The show opened with a special treat -- a set by LP's fiancée,
Lauren Ruth Ward. From what I understand, Lauren performed with LP for only four shows in this tour, and this one in Toronto was the first. I'm not sure if there was any publicity about her being on the bill, but it came as a complete (and welcomed) surprise to us.
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Thursday, 14 February 2019 Handmade Valentine Decorations : Needlepoint Hearts
Hello! Here's a fun-to-do DIY that anyone with an urge to make something with yarn can enjoy. The craft is "needlepoint" but, rather than being done on a finely woven mesh with thin wool, as it usually is, these are made with heart-shaped pieces of plastic canvas and thick yarn, so they're easy, quick and suitable for new stitchers and experienced ones alike.
With it being Valentine's Day, the hearts are timely, however, these shapes are available all year around, at Michaels (in packs of ten for $1.49) and probably other large craft supply shops. While I've made mine to use as Valentine decor, done in other colours, they could just as easily suit a baby-shower, birthday party or Mother's Day. Even in the Valentine colours, I plan to pull these out again at our anniversary, as I do with the other Vday things we have. Hearts are my favourite shape, so the more the better!
Under the package label on the plastic canvas, you'll find general instructions for how to needlepoint (it's simple!), but they don't come with information on how to best fill the hearts in. The key thing, in my opinion, is to completely and totally hide all traces of the plastic base, because plastic and woolly handmade just don't go well together.
After finishing six of them last weekend, I believe I've figured out a good plastic-covering strategy. I worked on them last weekend, while wicked winter weather was swirling around outside. I'd actually not originally intended to make so many, but they're rather addictive, so I just kept pulling out another one, to begin again, while drinking tea and watching movies. At one point, I experienced such a calm feeling of warmth and comfort, stitching away while hearing the sound of ice pellets tapping against the window.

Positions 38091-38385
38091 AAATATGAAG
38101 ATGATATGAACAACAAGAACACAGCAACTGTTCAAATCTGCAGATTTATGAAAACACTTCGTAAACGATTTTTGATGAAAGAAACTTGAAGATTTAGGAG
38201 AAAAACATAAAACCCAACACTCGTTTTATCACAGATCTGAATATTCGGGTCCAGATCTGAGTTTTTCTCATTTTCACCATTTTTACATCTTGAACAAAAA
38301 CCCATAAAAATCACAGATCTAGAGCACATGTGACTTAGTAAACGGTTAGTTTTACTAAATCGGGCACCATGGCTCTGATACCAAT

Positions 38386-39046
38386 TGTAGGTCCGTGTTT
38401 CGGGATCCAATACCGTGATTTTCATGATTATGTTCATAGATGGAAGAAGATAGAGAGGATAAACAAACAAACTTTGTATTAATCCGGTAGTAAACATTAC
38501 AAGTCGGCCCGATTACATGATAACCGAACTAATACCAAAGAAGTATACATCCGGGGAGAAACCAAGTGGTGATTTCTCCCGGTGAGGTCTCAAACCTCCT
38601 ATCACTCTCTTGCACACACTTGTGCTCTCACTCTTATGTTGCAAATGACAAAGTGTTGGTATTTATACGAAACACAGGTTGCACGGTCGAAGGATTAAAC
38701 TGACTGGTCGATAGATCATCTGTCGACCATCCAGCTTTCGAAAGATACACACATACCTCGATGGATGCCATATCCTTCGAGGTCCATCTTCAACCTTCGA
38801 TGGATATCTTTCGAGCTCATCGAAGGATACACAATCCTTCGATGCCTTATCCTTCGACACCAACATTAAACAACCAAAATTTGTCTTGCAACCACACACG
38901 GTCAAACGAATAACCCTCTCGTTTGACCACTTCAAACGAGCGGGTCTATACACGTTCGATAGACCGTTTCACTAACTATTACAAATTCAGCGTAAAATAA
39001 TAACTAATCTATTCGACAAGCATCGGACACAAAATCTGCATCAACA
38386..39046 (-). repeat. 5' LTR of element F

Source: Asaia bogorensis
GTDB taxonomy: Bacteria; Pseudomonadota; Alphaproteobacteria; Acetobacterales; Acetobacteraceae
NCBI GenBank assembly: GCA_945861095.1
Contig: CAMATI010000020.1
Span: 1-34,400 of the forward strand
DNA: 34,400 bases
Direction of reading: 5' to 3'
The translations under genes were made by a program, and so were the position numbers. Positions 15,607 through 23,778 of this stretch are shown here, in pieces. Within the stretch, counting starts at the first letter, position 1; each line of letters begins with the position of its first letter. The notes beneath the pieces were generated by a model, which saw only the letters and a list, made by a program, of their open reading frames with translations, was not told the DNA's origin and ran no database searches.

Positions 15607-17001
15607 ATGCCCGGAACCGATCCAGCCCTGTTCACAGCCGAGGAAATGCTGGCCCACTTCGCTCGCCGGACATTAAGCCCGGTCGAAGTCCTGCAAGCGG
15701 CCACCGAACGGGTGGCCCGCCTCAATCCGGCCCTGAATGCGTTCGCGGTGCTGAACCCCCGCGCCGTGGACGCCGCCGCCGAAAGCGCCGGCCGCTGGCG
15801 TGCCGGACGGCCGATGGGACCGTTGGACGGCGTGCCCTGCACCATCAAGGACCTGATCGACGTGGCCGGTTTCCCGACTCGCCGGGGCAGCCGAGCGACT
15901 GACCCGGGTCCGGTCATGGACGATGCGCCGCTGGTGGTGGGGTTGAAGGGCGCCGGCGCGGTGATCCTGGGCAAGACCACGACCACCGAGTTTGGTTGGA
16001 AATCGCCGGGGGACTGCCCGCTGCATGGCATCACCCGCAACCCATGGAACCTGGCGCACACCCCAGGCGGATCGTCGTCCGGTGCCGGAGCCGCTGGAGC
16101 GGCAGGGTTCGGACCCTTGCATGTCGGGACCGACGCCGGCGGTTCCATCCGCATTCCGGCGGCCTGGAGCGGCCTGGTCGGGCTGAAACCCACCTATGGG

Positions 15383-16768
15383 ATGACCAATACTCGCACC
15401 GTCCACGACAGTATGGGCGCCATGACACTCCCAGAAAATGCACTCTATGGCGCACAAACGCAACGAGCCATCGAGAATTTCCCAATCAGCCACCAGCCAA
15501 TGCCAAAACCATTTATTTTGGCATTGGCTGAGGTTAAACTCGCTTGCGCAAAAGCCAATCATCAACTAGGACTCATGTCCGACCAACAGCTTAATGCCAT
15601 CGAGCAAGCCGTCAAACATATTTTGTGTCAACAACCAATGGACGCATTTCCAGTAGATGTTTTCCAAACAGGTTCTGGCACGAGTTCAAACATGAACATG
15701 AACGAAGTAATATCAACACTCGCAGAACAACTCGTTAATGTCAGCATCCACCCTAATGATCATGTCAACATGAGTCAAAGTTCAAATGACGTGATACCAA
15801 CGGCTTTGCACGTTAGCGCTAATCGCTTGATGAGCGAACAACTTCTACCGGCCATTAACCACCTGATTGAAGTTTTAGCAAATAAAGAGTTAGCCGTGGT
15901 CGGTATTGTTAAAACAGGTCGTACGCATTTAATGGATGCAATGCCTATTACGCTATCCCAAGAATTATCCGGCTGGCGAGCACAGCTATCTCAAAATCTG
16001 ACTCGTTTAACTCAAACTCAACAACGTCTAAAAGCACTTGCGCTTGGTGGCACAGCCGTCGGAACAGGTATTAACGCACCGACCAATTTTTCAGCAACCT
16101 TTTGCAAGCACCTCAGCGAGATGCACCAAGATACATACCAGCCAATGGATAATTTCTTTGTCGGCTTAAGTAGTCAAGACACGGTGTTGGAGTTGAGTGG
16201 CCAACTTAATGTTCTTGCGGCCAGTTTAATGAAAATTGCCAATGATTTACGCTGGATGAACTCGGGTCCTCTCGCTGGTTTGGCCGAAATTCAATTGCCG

Each heart takes about 45 minutes to stitch, and then more time, depending on the further embellishments you choose to add.
If you're looking to make this a real quick craft, the fastest way to finish them would be to create a simple loop for hanging from a piece of yarn or ribbon and gluing a piece of felt on the back (which you could even skip if the heart was going to hang against a wall, but note that the back side of them does not look very nice, no matter how careful you are with your stitching. That can be viewed as a good thing, in that it makes no difference what the back looks like so you can just forget about it and more fully enjoy the act of creating something.
Before we get to the instructions, here are some pictures of other ways to finish your needlepoint hearts ...
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Friday, 8 February 2019 Snow Day in Toronto: the Day After a Big Storm
A week ago Monday, it began snowing in Toronto in the early morning hours and continued to do so, without a letting up for a moment, for the entire day and night.
When it was over, over 33 centimetres had fallen in the downtown part of the city in 24 hours. The last time there'd been this much in one day was over half a century ago, on January 23, 1966, when 37 centimetres fell in a single day.
To put it into perspective, we usually get a average of 122 centimetres a year, spread over 41 days -- that's about 3 centimetres per snow day. On Monday, January 28, 2019, we go over 10 times the average!
This is no big whoop for those living to the north, east and west of the city, as they always get more snow than we do ... I'm waving at my parents now, who live in Barrie, which one of Canada's 10 snowiest cities. Well, actually, we can't say the areas outside of the city "always" get more snow anymore, because on the 28th, Toronto was blessed with more than the surrounding areas, for the first time, in, maybe, ever.
That is all to say, that we got a shockingly large amount of snow here one day last week. Schools were closed, public transportation was in chaos, and motorists were asked to stay off the roads so snow plows could do their thing.
I bundled up the next day, and went for a walk to have a look at the aftermath, and to take some pictures ...